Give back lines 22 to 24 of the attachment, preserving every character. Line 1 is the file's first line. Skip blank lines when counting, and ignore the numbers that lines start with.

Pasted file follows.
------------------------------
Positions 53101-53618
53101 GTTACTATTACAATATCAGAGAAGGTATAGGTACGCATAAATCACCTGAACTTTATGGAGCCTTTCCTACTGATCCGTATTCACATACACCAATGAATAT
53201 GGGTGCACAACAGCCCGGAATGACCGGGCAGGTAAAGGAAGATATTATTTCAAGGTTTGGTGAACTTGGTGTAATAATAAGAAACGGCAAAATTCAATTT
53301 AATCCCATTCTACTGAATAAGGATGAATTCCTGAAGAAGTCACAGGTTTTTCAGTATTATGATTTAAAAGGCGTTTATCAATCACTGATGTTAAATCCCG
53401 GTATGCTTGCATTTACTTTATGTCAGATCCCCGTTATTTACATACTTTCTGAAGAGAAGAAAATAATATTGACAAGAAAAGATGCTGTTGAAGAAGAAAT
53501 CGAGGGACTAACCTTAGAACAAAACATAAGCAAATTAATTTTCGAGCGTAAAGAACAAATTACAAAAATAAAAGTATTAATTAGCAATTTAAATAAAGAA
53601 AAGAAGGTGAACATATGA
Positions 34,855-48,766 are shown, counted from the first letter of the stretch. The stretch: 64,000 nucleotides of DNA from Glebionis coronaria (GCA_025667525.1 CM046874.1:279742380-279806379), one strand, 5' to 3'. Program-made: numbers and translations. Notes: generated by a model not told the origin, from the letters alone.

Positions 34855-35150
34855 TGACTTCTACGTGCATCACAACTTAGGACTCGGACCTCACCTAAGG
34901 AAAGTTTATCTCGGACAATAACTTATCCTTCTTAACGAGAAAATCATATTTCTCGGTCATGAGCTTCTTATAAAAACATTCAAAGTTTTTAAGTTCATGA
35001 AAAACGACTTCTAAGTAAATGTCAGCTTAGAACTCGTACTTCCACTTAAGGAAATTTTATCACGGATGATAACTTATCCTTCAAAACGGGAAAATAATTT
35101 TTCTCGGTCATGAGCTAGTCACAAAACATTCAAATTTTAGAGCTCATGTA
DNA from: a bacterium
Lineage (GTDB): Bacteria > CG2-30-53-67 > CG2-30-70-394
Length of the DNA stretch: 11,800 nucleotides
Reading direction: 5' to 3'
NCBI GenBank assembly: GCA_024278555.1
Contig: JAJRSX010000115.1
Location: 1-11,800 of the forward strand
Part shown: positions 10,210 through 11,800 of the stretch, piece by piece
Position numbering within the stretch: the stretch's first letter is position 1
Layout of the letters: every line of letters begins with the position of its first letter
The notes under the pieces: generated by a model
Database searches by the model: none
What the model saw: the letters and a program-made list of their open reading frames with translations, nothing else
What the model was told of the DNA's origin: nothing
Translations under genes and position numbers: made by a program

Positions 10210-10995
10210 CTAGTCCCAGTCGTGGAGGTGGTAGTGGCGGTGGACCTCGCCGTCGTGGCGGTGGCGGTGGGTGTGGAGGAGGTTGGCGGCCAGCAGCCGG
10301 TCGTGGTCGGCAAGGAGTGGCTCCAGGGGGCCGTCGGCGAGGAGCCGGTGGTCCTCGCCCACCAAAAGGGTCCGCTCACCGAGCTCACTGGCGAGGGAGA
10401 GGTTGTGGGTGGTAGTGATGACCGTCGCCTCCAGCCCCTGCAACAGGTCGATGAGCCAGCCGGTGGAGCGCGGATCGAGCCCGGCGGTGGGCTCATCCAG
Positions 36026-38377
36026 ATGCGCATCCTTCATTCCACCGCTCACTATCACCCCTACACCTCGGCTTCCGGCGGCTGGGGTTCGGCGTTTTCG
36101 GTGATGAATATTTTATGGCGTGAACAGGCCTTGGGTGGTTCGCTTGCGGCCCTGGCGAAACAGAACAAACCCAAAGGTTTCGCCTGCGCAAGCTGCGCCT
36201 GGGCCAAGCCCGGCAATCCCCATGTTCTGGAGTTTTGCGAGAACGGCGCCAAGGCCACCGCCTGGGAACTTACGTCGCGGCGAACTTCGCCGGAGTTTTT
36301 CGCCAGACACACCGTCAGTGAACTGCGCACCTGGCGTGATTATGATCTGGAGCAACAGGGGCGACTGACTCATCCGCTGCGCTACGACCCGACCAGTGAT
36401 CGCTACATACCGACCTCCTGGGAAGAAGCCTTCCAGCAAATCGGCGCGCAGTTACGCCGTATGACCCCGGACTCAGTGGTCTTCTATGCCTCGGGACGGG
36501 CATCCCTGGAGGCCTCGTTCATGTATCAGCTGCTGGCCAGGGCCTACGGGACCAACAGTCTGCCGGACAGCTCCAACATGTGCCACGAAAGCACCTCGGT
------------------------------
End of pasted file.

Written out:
Position numbering within the stretch: the stretch's first letter is position 1
Layout of the letters: every line of letters begins with the position of its first letter
The notes under the pieces: generated by a model